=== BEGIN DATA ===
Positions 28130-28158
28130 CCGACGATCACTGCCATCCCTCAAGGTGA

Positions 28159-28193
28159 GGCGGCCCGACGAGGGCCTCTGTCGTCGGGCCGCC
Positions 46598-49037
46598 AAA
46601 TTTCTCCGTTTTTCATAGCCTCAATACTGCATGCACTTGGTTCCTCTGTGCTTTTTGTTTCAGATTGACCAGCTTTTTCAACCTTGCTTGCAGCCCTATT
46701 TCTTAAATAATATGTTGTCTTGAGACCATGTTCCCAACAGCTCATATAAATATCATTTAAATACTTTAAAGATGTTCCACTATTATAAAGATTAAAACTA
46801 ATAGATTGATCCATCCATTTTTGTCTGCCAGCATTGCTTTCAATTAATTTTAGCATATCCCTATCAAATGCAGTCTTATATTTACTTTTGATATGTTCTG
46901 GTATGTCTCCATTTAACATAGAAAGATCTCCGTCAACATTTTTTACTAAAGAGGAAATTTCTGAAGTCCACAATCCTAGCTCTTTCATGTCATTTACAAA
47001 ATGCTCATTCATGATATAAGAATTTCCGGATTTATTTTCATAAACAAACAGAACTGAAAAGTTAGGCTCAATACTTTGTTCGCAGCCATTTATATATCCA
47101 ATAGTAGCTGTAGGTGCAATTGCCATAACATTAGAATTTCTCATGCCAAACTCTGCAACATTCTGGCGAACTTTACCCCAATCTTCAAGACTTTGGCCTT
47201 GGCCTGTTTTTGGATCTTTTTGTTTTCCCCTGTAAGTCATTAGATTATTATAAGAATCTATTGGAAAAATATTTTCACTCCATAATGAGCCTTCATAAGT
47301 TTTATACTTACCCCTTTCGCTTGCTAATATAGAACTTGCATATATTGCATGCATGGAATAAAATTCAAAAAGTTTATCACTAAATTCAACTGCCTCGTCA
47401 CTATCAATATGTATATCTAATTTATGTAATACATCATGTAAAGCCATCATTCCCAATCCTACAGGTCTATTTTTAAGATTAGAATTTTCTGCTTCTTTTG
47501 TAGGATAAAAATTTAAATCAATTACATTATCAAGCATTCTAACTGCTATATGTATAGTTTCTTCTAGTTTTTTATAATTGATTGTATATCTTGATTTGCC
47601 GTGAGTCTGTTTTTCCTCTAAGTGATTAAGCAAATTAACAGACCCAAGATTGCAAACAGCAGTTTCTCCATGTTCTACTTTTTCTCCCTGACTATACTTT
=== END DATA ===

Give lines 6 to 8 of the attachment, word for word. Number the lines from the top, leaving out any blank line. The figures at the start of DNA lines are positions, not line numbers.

46598 AAA
46601 TTTCTCCGTTTTTCATAGCCTCAATACTGCATGCACTTGGTTCCTCTGTGCTTTTTGTTTCAGATTGACCAGCTTTTTCAACCTTGCTTGCAGCCCTATT
46701 TCTTAAATAATATGTTGTCTTGAGACCATGTTCCCAACAGCTCATATAAATATCATTTAAATACTTTAAAGATGTTCCACTATTATAAAGATTAAAACTA